Monday night’s meeting of the Excelsior Springs Board of Education erupted in emotion as supporters of Activities Director Jesse Hall came forward to voice their concern about mailed newsletters that have accused him and others of manipulating the school system and community for their own profit.
A line-up of past and present colleagues, former students, local business people and a representative of the AstroTurf company spoke, backed by a roomful of others who were mostly silent but for rounds of applause between speakers.
Two of the speakers provided information that directly responded to accusations Rick Moore and Ken Fousek have sent through the mail—namely, that Hall’s son, Brock, profits from projects like the recently-completed Miracle Field due to his employment with a company called Turf Etc., and that Gregg Williams, a local native who is on suspension from his coaching position with the NFL, but is continuing his local activities with the Gregg Williams Foundation, has Hall and others on the foundation payroll and improperly funneled game tickets and other perks to individuals.
The first speaker Monday night was Jason Berning, the regional manager for AstroTurf. Reading a statement from Joiava Philpott, the secretary and general counsel of AstroTurf, LLC, Berning stated that the school district had contracted with the Georgia-based company through the U.S. Communities national purchasing cooperative, and that neither Jesse Hall nor Brock Hall has ever had any ownership in or been employed by the company, and did not gain financially from the Miracle Field contract.
Moore, speaking in an outside interview after the meeting, claimed that Brock Hall is
employed by Turf Etc., a Lee’s Summit company that is a franchise for AstroTurf.
Williams also spoke, insisting that the foundation does not own any tickets for any event. Donated tickets are sold at the annual summer fundraiser to the highest bidder, but Williams said any tickets provided to friends (and he indicated that some of those friends were in the audience Monday) came out of his pocket. He also stated that the foundation is strictly a volunteer organization and no salaries, stipends, bonuses or any other compensation is provided to volunteers or foundation board members. Williams also offered support for Hall, whom he called a personal friend.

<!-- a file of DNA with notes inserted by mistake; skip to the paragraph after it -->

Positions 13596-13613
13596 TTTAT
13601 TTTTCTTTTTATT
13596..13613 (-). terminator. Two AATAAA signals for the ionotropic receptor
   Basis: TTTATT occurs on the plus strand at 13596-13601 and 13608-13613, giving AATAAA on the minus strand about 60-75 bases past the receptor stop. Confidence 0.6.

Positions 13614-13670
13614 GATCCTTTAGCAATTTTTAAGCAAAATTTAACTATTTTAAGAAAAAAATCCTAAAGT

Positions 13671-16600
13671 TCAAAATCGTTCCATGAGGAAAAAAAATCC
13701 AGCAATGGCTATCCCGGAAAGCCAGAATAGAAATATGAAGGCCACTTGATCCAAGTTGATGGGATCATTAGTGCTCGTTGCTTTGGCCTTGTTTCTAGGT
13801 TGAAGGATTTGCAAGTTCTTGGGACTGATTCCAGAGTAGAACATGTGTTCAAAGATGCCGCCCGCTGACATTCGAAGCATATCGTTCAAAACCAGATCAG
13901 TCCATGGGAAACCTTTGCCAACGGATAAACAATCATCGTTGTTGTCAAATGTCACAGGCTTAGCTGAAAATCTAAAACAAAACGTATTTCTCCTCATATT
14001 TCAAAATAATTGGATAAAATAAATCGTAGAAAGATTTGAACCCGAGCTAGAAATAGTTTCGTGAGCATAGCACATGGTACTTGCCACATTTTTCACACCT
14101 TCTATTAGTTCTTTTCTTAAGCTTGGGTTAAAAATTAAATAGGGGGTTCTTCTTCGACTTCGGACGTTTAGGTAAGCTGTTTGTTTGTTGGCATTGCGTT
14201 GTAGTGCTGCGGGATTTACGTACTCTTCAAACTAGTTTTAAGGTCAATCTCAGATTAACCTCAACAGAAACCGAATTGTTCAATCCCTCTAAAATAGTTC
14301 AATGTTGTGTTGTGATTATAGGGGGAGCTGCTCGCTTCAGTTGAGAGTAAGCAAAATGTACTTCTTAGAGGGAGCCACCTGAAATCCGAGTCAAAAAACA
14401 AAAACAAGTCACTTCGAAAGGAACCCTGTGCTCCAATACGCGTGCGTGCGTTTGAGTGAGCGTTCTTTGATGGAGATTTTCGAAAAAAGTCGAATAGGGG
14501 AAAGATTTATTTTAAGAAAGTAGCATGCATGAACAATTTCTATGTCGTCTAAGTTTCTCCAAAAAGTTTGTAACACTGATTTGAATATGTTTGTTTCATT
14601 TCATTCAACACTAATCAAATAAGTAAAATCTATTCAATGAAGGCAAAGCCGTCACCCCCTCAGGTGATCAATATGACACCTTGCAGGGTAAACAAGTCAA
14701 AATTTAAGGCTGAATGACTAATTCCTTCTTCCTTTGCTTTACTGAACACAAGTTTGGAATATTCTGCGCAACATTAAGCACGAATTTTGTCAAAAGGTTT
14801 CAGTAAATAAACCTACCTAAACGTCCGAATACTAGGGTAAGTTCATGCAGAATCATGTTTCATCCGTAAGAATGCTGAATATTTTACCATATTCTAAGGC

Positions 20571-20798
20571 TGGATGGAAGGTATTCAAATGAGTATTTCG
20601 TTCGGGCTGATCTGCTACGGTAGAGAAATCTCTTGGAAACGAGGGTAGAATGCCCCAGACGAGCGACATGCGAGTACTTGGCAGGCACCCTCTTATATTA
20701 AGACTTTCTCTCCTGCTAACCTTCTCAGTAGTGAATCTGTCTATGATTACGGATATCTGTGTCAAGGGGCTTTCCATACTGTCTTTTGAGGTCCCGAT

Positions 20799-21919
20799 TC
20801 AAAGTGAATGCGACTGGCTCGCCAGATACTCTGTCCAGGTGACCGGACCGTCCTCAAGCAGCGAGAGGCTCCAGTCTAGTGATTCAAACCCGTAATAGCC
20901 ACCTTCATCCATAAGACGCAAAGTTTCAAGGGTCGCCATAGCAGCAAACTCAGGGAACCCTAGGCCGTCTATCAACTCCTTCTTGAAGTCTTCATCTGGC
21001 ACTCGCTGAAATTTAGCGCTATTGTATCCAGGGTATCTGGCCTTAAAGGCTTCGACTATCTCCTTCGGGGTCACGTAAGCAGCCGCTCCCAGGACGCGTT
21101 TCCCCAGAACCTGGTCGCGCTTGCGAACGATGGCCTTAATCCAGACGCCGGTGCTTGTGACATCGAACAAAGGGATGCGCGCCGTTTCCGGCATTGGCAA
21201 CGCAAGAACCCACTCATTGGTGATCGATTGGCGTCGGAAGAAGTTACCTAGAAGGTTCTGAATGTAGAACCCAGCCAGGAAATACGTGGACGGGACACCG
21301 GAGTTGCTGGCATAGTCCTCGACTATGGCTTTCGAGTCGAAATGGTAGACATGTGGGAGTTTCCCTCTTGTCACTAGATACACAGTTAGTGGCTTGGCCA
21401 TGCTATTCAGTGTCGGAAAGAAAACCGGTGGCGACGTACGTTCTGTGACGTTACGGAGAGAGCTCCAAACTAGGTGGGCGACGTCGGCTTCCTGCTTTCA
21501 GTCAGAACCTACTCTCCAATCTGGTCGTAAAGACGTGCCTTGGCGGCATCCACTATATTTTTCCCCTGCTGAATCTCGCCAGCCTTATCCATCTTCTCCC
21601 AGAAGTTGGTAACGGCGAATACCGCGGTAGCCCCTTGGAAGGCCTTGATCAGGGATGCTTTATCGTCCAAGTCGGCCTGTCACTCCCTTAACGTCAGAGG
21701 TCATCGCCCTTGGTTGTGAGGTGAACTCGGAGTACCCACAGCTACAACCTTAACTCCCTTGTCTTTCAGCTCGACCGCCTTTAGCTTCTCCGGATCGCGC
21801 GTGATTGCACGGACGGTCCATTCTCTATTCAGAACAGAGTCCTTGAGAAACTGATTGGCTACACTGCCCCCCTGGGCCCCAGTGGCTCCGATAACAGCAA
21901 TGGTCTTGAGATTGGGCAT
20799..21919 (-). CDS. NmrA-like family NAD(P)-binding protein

“He has his priorities aligned correctly,” he said. “He’s a friend of the entire community.”
Bill Griffey II committed what he called a “cardinal sin for a small businessman in a small community” by speaking out. He said that some things override that rule, and called Moore’s and Fousek’s newsletters “disruptive and harmful” and full of character attacks, anonymous statements and half-truths.
Griffey lent his support to the school district and administrators, saying that schools play a large role in the strength of a community, and added that they had some tough budget decisions ahead.
“Don’t lose focus,” he stated. “There’s a lot of turmoil circling in the community.” He also called out the people he said were responsible for the turmoil. “To those people who are part of the problem and not part of the solution, stop it,” he said. “You’re hurting Excelsior Springs. Enough is enough.”
Moore, in his interview afterward, said he was present to stand up for the “10,000 people that aren’t here.”
“Sports and Jesse Hall dictate a lot that happens in this community,” he explained. He said many of those who appeared to support Hall “had favors or positions that Jesse has given them. I don’t blame them.”
But Moore said he has supporters, too. “The supporters I have can’t come forward because they work for the district or they have children in the district”
He said he isn’t giving up. “I’m not just going to roll over and play dead because somebody doesn’t like what I’m saying or doing,” he explained. “They can’t rebut what I’m saying, other than with threats and innuendo,” he added, noting that he has been the victim of vandalism and other petty crimes.
He said some of the speakers had bones to pick with him, but added that several of them obviously love the community.
“I understand that, and I wouldn’t be doing this if I didn’t love the community,” he explained.
“It’s easier to conform; it’s hard to do what’s right,” Moore added. “I’m not going to stand back and watch the school district and athletic department do things they shouldn’t be doing … until it’s done, my job’s not done.”
For more on this story, see the print edition or e-Edition of the Tuesday, June 12, Standard.
By Eric Copeland • firstname.lastname@example.org